"My goal is not to convert Jews to Christianity," said Brown, president of ICN Ministries, a Pensacola, Fla.,-based evangelistic outreach with a focus on "Israel, the Church and the Nations."
"My goal is to get Jews [and] gentiles to recognize who the Savior is. ... Jesus came as a Jew to fulfill what was written in Moses and the Prophets. If he did it, Jews should believe in him. If not, throw the whole thing out. If Jesus is not for Jews, he's not for anybody."
Boteach, a radio host and author of "Judaism for Everyone," strongly disagreed with both Mohler and Brown.
"Rev. Mohler, however intelligent of a scholar he may be, he is a spiritual Neanderthal with repulsive, revolting views," Boteach said. "... This is the modern equivalent of spiritual terrorism. You would think that we would have progressed to some sort of racial harmony and tolerance -- especially after Sept. 11."
Boteach later asserted that, "If Jesus were alive today I think he would take Rev. Mohler and Dr. Brown to court for character assassination. They took the Prince of Peace and made him into the torturer-in-chief."
Donahue took Mohler to task again, saying that he has made God into an "egomaniac" who tells people, "You better pray to me or I'll show you what trouble really is."
Mohler, though, responded by saying his views are founded in both the Old and New Testaments.
"God declared this to Moses in the covenant at Sinai," Mohler said. "He spoke very much about the fact that there was an order to have no gods before him. Jesus Christ is the fulfillment of that law."
Donahue asserted that Mohler's views were arrogant, arguing that the Crusades began with similar beliefs.
But Mohler said he has a duty to proclaim the gospel message.
"It would be [arrogant] if this was our message," Mohler answered. "But if that is what the Son of God said himself, if that is the truth, then it would be hateful and it would be intolerant not to tell you what we believe to be the truth. I cannot compel any person to believe in Christ, but I do have the responsibility with gladness and joy to share the good news of the gospel, knowing that all who believe in the Lord Jesus Christ shall be saved whether Jew or gentile."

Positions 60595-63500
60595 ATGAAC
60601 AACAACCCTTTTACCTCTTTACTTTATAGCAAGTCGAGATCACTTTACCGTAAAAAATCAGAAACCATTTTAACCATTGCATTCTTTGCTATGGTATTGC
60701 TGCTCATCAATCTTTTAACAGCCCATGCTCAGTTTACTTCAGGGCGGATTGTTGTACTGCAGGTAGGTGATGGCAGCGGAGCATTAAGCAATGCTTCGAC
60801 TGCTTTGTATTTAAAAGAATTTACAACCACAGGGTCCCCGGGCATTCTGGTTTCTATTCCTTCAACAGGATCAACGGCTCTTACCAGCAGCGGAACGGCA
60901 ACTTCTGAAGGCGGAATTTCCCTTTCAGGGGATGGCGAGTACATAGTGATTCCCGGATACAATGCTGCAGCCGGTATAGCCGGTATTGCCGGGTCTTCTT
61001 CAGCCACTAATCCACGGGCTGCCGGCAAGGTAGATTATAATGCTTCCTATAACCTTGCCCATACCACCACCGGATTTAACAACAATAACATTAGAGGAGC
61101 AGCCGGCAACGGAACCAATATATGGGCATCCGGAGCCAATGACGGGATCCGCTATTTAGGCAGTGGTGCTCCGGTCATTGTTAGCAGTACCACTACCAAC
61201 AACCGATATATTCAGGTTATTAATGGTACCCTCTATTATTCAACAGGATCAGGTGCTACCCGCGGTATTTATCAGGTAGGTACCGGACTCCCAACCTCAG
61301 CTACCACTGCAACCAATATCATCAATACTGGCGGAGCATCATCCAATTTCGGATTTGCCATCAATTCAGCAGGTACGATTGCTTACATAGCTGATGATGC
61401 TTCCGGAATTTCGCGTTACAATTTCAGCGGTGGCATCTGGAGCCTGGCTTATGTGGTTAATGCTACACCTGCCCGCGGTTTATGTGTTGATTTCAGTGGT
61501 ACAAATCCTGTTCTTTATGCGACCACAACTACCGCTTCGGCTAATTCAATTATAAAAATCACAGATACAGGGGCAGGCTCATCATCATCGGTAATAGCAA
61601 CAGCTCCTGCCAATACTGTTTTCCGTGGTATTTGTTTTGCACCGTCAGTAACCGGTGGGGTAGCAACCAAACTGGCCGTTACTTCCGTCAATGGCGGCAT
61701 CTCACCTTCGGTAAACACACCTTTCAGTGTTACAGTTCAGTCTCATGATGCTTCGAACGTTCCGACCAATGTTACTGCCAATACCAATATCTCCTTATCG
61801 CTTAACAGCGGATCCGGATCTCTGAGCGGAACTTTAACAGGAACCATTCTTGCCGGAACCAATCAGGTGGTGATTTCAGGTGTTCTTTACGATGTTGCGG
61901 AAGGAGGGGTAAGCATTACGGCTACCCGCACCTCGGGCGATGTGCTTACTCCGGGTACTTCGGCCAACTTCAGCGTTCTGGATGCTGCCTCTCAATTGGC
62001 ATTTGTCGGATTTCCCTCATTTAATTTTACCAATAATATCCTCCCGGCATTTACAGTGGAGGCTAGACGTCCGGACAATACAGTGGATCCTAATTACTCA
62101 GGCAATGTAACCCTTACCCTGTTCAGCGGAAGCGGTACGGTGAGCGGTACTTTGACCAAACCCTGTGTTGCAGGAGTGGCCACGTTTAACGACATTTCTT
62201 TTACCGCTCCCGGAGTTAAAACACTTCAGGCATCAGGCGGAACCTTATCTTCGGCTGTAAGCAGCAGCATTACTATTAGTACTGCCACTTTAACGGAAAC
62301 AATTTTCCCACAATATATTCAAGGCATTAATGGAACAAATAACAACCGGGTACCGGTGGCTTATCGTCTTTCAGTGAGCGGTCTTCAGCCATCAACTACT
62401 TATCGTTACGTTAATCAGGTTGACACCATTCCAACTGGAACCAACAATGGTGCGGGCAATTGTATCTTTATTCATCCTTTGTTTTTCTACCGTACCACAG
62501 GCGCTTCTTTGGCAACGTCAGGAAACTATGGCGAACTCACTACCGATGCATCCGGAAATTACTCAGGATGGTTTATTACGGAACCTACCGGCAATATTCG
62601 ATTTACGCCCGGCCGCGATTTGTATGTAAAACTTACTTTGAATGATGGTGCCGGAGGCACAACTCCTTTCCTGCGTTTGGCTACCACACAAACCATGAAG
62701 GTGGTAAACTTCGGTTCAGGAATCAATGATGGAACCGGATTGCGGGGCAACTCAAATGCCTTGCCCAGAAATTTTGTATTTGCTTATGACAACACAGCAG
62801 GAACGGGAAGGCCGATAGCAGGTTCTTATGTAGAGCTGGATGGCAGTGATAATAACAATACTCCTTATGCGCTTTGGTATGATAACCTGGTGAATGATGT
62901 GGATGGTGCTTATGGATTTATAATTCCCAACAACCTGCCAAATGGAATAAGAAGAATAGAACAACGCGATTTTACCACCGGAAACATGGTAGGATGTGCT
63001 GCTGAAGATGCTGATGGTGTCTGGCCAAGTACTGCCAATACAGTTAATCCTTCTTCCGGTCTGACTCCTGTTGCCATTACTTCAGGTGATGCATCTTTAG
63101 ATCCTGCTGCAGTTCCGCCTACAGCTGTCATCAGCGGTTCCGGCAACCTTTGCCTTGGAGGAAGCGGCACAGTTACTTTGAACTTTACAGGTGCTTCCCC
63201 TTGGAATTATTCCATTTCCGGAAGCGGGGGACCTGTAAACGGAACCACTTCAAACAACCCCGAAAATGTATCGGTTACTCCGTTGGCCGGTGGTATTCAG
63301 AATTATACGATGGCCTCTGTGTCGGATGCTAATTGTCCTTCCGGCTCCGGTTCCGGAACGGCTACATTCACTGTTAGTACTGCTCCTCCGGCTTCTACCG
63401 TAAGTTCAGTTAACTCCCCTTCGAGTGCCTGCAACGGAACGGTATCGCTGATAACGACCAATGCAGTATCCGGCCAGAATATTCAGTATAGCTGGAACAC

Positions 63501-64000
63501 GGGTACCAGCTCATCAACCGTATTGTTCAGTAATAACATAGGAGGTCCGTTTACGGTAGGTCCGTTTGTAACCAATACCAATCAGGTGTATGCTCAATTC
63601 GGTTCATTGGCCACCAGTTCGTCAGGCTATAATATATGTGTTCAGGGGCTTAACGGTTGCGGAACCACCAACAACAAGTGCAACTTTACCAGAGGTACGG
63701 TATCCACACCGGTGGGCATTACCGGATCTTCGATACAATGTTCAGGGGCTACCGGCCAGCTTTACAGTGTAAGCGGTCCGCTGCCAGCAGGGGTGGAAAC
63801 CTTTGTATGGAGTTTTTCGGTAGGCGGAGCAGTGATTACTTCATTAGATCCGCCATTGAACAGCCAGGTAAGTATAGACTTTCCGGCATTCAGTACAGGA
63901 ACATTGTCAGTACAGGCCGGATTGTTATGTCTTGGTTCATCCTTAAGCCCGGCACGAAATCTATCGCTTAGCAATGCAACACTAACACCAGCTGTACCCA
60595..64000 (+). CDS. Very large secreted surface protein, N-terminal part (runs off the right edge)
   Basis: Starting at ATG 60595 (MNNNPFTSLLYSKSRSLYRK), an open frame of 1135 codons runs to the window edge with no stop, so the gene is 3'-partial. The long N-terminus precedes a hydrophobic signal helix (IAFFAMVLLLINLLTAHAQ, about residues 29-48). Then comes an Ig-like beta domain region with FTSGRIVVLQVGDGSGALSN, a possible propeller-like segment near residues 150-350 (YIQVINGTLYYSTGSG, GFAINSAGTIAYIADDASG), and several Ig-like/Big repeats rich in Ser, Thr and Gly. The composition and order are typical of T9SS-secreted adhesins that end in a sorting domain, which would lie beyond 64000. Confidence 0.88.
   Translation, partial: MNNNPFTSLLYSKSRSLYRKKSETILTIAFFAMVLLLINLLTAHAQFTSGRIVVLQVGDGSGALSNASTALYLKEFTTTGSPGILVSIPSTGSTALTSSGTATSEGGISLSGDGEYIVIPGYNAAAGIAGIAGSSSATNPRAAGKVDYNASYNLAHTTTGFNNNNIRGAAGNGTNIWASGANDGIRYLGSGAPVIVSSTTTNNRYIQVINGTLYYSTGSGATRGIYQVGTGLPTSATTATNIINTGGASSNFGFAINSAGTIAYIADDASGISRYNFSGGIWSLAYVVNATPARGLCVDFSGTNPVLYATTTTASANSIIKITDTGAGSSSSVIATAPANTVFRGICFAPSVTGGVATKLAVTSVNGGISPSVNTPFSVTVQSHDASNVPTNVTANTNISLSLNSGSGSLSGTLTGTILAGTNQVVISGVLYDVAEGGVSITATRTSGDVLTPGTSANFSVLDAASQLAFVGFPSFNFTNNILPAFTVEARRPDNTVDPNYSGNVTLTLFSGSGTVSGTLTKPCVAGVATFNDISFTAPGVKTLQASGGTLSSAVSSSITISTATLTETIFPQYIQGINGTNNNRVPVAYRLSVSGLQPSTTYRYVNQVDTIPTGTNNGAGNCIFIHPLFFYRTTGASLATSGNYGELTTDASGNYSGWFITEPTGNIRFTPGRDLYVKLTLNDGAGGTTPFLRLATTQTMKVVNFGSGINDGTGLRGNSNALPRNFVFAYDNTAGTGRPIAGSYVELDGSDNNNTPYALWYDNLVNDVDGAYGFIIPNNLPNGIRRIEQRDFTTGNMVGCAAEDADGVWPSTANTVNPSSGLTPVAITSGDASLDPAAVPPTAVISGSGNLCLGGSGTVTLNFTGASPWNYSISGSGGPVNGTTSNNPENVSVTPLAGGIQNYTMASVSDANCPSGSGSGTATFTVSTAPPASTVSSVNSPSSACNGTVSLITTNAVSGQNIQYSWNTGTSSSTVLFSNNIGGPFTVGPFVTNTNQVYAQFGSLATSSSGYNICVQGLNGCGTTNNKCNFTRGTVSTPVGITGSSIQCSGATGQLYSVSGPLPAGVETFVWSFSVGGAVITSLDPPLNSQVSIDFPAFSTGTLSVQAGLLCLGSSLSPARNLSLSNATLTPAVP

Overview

Boteach, obviously upset at Mohler's answer, then asked a series of questions.
"Rev. Mohler, are you allowed to think?" Boteach asked. "Because you sound like a broken record. You have been repeating this mantra since the show started. Does your religion allow for independent thought? Are you allowed to have a heart? Can you feel for people? Do you know that Jews have been turned into lampshades and bars of soap and ashes? ... You are a liability to Christianity."
However, Mohler said that his beliefs are the bedrock of orthodox Christianity and that the Jewish people have a special place in God's plan.
"I am fully aware that neither the Roman Catholic bishops nor the leaders of the Southern Baptist Convention have any power to send any soul to heaven or to hell," he said to Boteach. "The question comes down to what the gospel really is. What you assaulted in your language there is classical Christianity as taught by the apostles and handed down by the church.
"I believe that God has a distinctive purpose for the Jewish people and that Christians are called to be friends to all, and especially to the Jewish people with a sense of indebtedness. At the same time, we are to bear witness to the gospel, believing that God is going to do a remarkable thing in bringing many, many Jewish persons to faith in Christ."